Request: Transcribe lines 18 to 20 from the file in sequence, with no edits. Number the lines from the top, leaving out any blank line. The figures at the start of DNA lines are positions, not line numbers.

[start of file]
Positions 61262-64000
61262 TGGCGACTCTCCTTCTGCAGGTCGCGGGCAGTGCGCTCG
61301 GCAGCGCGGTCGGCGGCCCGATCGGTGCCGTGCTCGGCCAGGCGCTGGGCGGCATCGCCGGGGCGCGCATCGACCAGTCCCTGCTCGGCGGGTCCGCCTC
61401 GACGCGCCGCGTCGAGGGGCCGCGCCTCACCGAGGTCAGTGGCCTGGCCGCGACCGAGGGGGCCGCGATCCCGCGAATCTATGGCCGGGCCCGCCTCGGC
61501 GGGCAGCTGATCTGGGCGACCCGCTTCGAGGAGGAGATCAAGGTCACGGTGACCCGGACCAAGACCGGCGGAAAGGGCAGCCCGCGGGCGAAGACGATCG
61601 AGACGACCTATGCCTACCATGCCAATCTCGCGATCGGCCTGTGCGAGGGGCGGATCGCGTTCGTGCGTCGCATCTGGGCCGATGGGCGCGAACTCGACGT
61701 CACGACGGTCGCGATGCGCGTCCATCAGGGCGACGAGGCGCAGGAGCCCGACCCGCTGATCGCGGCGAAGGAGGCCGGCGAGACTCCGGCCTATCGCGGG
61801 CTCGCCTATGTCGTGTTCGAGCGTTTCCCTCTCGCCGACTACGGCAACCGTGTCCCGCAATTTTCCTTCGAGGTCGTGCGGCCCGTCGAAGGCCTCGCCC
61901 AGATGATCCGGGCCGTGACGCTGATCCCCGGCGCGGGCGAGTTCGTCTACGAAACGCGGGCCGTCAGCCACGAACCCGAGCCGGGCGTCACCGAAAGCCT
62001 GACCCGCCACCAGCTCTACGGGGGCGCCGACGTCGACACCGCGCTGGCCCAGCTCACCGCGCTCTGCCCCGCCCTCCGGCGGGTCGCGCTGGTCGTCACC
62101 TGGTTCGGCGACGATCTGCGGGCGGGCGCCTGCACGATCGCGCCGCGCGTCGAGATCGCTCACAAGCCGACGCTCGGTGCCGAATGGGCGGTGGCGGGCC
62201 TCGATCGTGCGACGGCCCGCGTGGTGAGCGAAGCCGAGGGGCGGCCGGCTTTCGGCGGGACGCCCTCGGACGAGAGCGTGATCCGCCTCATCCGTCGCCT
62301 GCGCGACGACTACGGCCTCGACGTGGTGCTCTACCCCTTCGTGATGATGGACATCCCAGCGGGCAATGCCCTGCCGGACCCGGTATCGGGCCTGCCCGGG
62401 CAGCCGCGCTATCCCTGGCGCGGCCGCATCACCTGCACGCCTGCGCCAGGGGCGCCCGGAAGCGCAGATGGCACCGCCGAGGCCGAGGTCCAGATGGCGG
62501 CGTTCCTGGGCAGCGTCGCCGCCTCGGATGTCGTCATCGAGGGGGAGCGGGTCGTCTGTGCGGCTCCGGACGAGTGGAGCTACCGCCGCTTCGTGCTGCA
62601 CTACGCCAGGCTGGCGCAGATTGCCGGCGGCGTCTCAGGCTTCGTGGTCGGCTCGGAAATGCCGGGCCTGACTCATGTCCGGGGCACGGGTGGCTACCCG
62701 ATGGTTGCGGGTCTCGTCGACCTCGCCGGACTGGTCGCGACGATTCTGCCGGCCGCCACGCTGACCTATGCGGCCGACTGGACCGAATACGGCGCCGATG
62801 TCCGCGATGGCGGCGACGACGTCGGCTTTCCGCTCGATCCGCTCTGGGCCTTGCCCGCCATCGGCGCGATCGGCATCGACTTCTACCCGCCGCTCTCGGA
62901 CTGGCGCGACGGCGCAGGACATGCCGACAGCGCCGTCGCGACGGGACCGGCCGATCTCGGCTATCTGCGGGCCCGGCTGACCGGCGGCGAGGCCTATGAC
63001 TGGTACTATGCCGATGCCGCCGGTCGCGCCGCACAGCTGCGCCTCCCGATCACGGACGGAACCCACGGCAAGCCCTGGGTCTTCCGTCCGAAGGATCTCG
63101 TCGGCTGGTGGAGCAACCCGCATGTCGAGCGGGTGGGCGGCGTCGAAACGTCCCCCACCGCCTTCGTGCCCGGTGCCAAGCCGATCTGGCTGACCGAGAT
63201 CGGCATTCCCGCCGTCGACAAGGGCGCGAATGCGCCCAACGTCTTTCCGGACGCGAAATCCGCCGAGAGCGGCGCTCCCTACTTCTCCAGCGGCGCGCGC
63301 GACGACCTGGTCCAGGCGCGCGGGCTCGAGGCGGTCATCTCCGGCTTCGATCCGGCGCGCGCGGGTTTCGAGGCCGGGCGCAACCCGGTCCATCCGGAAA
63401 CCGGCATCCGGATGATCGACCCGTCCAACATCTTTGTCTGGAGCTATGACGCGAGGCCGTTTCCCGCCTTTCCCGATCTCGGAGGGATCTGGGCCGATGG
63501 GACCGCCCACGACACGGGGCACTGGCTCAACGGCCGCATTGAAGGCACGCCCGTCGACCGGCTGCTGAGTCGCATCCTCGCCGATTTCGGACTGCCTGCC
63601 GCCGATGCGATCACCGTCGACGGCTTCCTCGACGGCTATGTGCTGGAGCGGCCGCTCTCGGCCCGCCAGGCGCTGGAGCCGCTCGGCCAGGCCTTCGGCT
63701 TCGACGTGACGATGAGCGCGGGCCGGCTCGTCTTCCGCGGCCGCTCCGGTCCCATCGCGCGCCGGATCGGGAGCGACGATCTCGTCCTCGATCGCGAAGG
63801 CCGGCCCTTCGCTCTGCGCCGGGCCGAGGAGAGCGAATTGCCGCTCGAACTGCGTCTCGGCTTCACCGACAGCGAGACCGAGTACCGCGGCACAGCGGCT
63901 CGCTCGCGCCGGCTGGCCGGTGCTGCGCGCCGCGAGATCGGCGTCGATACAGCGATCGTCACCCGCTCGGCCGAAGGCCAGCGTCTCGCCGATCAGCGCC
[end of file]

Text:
62801 TCCGCGATGGCGGCGACGACGTCGGCTTTCCGCTCGATCCGCTCTGGGCCTTGCCCGCCATCGGCGCGATCGGCATCGACTTCTACCCGCCGCTCTCGGA
62901 CTGGCGCGACGGCGCAGGACATGCCGACAGCGCCGTCGCGACGGGACCGGCCGATCTCGGCTATCTGCGGGCCCGGCTGACCGGCGGCGAGGCCTATGAC
63001 TGGTACTATGCCGATGCCGCCGGTCGCGCCGCACAGCTGCGCCTCCCGATCACGGACGGAACCCACGGCAAGCCCTGGGTCTTCCGTCCGAAGGATCTCG